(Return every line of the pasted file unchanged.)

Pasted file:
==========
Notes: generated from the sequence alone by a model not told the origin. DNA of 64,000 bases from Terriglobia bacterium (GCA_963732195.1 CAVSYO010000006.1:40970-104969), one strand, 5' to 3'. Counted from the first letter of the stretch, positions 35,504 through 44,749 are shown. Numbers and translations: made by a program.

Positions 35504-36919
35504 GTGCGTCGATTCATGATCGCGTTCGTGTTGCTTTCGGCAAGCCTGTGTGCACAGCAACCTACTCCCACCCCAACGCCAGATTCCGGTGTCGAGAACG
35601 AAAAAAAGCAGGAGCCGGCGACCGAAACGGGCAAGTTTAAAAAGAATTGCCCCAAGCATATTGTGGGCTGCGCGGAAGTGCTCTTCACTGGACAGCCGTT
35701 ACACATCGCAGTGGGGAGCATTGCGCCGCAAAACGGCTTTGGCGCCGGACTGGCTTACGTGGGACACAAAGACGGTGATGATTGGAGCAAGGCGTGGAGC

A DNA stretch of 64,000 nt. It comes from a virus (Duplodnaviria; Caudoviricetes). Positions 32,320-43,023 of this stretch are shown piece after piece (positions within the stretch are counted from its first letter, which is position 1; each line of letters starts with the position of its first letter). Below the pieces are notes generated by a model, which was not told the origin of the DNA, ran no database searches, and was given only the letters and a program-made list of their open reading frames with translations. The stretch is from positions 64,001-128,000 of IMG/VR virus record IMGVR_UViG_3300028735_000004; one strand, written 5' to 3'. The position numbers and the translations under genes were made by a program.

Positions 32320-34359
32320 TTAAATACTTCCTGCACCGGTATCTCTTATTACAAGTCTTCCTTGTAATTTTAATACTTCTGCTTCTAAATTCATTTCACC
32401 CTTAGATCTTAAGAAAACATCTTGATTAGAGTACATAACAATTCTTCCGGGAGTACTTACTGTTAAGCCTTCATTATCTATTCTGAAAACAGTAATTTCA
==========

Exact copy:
Notes: generated from the sequence alone by a model not told the origin. DNA of 64,000 bases from Terriglobia bacterium (GCA_963732195.1 CAVSYO010000006.1:40970-104969), one strand, 5' to 3'. Counted from the first letter of the stretch, positions 35,504 through 44,749 are shown. Numbers and translations: made by a program.

Positions 35504-36919
35504 GTGCGTCGATTCATGATCGCGTTCGTGTTGCTTTCGGCAAGCCTGTGTGCACAGCAACCTACTCCCACCCCAACGCCAGATTCCGGTGTCGAGAACG
35601 AAAAAAAGCAGGAGCCGGCGACCGAAACGGGCAAGTTTAAAAAGAATTGCCCCAAGCATATTGTGGGCTGCGCGGAAGTGCTCTTCACTGGACAGCCGTT
35701 ACACATCGCAGTGGGGAGCATTGCGCCGCAAAACGGCTTTGGCGCCGGACTGGCTTACGTGGGACACAAAGACGGTGATGATTGGAGCAAGGCGTGGAGC

A DNA stretch of 64,000 nt. It comes from a virus (Duplodnaviria; Caudoviricetes). Positions 32,320-43,023 of this stretch are shown piece after piece (positions within the stretch are counted from its first letter, which is position 1; each line of letters starts with the position of its first letter). Below the pieces are notes generated by a model, which was not told the origin of the DNA, ran no database searches, and was given only the letters and a program-made list of their open reading frames with translations. The stretch is from positions 64,001-128,000 of IMG/VR virus record IMGVR_UViG_3300028735_000004; one strand, written 5' to 3'. The position numbers and the translations under genes were made by a program.

Positions 32320-34359
32320 TTAAATACTTCCTGCACCGGTATCTCTTATTACAAGTCTTCCTTGTAATTTTAATACTTCTGCTTCTAAATTCATTTCACC
32401 CTTAGATCTTAAGAAAACATCTTGATTAGAGTACATAACAATTCTTCCGGGAGTACTTACTGTTAAGCCTTCATTATCTATTCTGAAAACAGTAATTTCA